TAMPA, Fla. (WFLA) – A University of South Florida student and professor are suing state education officials and the university’s board of trustees over recently passed legislation, House Bill 7the “Stop WOKE law”.

Professor Adriana Novoa, who teaches history at USF, student Sam Rechek, and the USF First Amendment Forum have filed a lawsuit against Florida’s ban on critical race theory, alleging that it is government censorship. They are represented by the free speech educational organization FIRE, the Foundation for Individual Rights and Expression.

The case was filed in federal court in Tallahassee. The lawsuit seeks an injunction of the law, which they say operates “in blatant disregard” of free speech and academic freedom protections in higher education, which are “particular concerns” of the First Amendment. the American Constitution.

Plaintiffs’ request for relief asks the courts to permanently declare the law unconstitutional under the First and 14th Amendments and prevent its enactment, in addition to seeking attorneys’ fees and compensation for court costs.

As previously covered during the bill’s journey from proposal to law, HB 7, titled “Individual Liberty,” blocks the teaching of race-based topics from Florida’s K-12 curriculum, higher education curriculum, and on-the-job training.

HB 7 defines new types of bias for the State of Florida, saying that involving anyone in classes, courses, or training that leads to feelings of “guilt, anguish, or other forms of psychological distress” because of their demographic status, such as “race, color, sex or national origin” is a form of discrimination.

Additionally, the law states that teaching, training, or activity that “espouses, promotes, advances, inculcates, or compels” one to believe one’s race, color, sex, or national origin is morally superior to members of another is also a form of discrimination. . In short, the bill has been called a ban on the teaching of critical race theory. To be clear, CRT was not taught in Florida’s K-12 school system before the law was passed.

Now in effect, HB 7 bars it from being taught in any of Florida’s “K-20 public education systems,” which includes academic courses in higher education. The lawsuit of USF Professor Novoa and university students alleges that the law not only conflicts with federal free speech protections, but also other state laws, such as the Act on freedom of expression on campus, adopted in 2021.

Lawsuit says Campus Free Speech Act ‘requires public universities to refrain from ‘protecting[ing] students from “access to, or observation of ideas and opinions” – expressly including “faculty research, lectures, writings and commentary” – on the basis that the ideas may be “uncomfortable, intrusive, distasteful or offensive”.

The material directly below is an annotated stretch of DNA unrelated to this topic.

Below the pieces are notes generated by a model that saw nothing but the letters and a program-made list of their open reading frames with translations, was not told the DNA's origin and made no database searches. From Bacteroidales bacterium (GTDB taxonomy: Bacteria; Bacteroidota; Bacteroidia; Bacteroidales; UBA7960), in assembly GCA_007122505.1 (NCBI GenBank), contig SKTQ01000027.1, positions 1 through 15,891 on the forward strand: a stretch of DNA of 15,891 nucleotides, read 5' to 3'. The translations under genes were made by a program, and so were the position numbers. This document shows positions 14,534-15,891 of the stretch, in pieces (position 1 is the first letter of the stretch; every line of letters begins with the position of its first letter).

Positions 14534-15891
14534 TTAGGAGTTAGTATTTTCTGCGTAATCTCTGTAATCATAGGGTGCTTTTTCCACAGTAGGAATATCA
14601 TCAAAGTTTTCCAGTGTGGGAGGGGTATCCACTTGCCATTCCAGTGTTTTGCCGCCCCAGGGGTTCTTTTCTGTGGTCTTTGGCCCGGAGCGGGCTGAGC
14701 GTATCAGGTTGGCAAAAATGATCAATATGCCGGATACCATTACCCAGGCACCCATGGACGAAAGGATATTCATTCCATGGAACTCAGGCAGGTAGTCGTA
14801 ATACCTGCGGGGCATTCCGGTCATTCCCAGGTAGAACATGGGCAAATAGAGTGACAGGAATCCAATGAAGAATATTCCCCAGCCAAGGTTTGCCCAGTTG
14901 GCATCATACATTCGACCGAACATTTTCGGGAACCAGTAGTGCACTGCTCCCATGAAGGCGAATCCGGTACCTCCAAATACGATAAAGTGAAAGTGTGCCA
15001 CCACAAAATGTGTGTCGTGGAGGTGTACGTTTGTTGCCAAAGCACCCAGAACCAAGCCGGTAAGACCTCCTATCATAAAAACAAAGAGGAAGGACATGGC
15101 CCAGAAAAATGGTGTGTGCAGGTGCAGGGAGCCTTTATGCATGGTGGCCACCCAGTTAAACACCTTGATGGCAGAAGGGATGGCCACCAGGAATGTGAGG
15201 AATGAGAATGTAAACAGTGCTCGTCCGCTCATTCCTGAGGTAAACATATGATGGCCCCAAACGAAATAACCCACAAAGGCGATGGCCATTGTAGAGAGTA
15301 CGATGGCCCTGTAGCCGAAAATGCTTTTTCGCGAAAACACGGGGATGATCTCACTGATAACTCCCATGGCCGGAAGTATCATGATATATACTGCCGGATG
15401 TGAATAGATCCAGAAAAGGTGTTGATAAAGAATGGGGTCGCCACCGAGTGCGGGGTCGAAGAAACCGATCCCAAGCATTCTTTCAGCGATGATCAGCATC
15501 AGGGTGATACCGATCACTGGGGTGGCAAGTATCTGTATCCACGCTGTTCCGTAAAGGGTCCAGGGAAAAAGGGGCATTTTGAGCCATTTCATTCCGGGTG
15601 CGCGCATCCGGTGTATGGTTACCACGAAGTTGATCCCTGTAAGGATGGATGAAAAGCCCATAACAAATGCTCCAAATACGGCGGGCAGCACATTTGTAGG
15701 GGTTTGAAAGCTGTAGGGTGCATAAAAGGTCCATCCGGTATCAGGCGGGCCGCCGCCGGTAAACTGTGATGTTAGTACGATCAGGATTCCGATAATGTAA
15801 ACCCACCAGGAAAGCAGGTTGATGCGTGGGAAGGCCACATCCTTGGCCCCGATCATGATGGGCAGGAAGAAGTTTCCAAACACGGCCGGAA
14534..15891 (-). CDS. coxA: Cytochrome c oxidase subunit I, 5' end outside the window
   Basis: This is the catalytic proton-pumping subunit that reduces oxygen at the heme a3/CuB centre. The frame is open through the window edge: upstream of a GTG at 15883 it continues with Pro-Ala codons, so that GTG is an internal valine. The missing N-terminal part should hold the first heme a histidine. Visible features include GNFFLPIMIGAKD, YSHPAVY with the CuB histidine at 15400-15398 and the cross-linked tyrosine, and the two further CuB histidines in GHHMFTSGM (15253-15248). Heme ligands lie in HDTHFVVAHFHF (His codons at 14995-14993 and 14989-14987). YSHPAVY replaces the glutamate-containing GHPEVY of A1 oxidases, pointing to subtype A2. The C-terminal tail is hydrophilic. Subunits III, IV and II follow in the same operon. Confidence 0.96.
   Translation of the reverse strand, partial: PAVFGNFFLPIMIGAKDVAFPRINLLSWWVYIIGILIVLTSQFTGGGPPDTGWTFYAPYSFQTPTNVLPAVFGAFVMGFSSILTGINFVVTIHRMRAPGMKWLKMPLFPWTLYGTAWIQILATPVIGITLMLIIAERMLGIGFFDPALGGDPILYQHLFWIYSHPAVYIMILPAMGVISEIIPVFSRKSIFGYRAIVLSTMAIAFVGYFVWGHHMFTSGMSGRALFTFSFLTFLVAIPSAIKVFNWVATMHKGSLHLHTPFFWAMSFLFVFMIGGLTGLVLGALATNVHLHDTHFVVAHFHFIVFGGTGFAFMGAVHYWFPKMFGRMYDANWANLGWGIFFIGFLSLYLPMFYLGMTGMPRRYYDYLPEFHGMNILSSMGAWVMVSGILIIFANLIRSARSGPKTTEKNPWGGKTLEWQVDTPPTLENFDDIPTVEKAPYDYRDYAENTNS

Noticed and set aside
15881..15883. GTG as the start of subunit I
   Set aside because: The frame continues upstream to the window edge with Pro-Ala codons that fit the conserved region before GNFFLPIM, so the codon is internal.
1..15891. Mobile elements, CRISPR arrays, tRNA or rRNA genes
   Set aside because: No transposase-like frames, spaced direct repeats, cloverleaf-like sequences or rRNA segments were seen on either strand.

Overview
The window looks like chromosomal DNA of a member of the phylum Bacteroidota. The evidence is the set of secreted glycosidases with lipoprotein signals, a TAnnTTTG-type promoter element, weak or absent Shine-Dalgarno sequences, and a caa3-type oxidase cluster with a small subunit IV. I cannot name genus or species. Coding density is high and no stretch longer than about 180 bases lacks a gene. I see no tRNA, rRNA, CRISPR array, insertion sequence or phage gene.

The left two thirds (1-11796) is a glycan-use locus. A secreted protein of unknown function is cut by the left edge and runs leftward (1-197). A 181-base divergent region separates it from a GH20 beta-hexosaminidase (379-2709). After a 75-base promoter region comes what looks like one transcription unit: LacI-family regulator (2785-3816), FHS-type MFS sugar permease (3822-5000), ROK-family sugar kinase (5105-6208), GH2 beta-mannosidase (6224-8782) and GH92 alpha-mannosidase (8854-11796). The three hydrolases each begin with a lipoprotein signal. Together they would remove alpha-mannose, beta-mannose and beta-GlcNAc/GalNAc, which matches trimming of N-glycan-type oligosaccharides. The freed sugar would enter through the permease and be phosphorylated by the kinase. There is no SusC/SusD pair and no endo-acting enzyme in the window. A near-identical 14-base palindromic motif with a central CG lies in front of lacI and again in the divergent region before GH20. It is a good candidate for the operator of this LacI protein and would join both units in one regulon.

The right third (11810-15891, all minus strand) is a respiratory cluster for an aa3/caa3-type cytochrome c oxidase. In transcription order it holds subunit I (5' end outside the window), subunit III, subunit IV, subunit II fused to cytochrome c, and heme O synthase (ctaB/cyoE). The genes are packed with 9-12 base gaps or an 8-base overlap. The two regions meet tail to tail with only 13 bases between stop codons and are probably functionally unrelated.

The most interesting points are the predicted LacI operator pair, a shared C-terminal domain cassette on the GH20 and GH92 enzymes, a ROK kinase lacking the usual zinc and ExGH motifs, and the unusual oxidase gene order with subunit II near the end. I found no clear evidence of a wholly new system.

However, HB 7 pushes back against those protections, in addition to the normal academic and expressive rights enshrined in the Bill of Rights, according to Novoa and Rechek’s lawsuit. It says plaintiffs are bringing their lawsuit against the state and its officials to “enforce the constitutional and statutory rights of faculty and students in college classrooms to engage in debate uninhibited by state orthodoxy.

Novoa teaches classes that will be directly impacted by the provisions of the law, according to the lawsuit. She has been an instructor at USF since 2001, according to the lawsuit, and currently teaches three classes that would be prohibited by the Stop WOKE law. Therefore, the lawsuit alleges Florida law will now have a “chilling effect” on her and expose Novoa to disciplinary action.

Additionally, under the provisions of the law, Novoa would be open to liability for attorneys’ fees, and USF itself would potentially lose approximately $73 million on an annual basis, in funding.

Rechek, as a student, will not be able to “engage in a debate” with Novoa or his fellow students because of the structure of the Stop WOKE Act, which infringes on his academic freedom and First Amendment rights, according to the lawsuit.

The court filing says students won’t be able to speak their minds or have civil discussions about “hot issues,” including reforming student rights policy, organizing events and workshops on student rights, or “cultivating a community that embraces the merit of the First Amendment” because of the way HB 7 is written and what it prohibits for discussion and teaching academics, according to the lawsuit.

As a result, the rules put in place by the Stop WOKE Act “limit students’ ability to hear—and chill students’ willingness to ask questions—from professors whose views may conflict with those of the state of
Florida,” according to Legal complaint by Novoa and Rechek.

According to FIRE, which represents the professor and the student, HB 7 “suppresses viewpoints disadvantaged by Florida lawmakers, threatens tens of millions of dollars in annual funding for universities that don’t crack down on professors who” promote “an opinion on a blacklisted government, and encourages people to report other Americans to government authorities if they “promote” those opinions – all in the name of “individual liberty.”

Through the trial, FIRE says Novoa and her co-plaintiffs seek relief from the restriction on “ideas that can be considered in a university classroom,” saying HB 7 is full of vague terms that make educators and professors unsure of the lessons the government of State approves for teaching, putting them at risk of being disciplined or fired.

“Without the freedom to engage in vigorous and robust debate on important issues and controversial concepts, a college education is merely an exercise in memorizing facts and rehearsing government-sanctioned viewpoints,” said FIRE attorney Adam Steinbaugh. “It’s not freedom or education.”

WFLA.com has contacted the Florida Department of Education to comment on the lawsuit.